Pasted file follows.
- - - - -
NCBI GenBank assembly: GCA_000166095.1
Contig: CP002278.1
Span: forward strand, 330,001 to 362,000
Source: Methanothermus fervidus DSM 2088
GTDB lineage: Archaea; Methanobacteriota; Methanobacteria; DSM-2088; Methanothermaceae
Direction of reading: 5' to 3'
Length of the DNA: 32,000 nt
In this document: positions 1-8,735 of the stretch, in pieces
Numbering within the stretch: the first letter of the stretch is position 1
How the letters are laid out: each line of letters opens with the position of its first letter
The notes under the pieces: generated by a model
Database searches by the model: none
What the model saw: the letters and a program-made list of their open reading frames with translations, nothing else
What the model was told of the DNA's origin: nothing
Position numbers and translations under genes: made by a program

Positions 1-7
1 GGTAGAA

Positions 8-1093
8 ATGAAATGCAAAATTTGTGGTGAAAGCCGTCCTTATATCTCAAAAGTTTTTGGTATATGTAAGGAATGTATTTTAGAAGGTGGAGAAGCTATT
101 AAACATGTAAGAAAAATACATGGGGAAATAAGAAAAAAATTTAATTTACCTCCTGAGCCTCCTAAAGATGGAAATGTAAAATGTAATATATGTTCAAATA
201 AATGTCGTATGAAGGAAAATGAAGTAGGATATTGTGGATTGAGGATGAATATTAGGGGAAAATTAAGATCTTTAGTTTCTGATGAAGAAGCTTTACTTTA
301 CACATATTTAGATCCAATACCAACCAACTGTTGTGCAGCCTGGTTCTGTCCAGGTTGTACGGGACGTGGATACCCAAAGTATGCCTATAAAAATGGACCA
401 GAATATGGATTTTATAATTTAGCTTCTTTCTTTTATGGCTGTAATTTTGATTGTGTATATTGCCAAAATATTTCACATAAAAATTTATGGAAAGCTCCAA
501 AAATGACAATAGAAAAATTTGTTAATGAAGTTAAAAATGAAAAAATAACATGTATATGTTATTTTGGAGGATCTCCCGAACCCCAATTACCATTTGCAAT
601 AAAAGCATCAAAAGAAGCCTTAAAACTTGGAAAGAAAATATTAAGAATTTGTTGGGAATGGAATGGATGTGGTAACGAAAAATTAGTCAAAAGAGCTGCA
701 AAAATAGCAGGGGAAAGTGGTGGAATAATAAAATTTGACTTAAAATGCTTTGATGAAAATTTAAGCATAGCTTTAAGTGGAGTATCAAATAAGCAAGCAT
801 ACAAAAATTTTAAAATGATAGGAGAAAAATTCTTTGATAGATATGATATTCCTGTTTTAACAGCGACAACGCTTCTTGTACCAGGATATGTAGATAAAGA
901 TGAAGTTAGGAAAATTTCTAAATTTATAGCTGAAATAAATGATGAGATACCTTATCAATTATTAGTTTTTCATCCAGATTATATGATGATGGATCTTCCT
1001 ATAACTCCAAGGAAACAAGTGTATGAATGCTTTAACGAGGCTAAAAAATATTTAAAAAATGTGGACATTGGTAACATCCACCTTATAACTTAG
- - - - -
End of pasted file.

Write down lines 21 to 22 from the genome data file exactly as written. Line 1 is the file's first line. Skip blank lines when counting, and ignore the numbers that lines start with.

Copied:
201 AATGTCGTATGAAGGAAAATGAAGTAGGATATTGTGGATTGAGGATGAATATTAGGGGAAAATTAAGATCTTTAGTTTCTGATGAAGAAGCTTTACTTTA
301 CACATATTTAGATCCAATACCAACCAACTGTTGTGCAGCCTGGTTCTGTCCAGGTTGTACGGGACGTGGATACCCAAAGTATGCCTATAAAAATGGACCA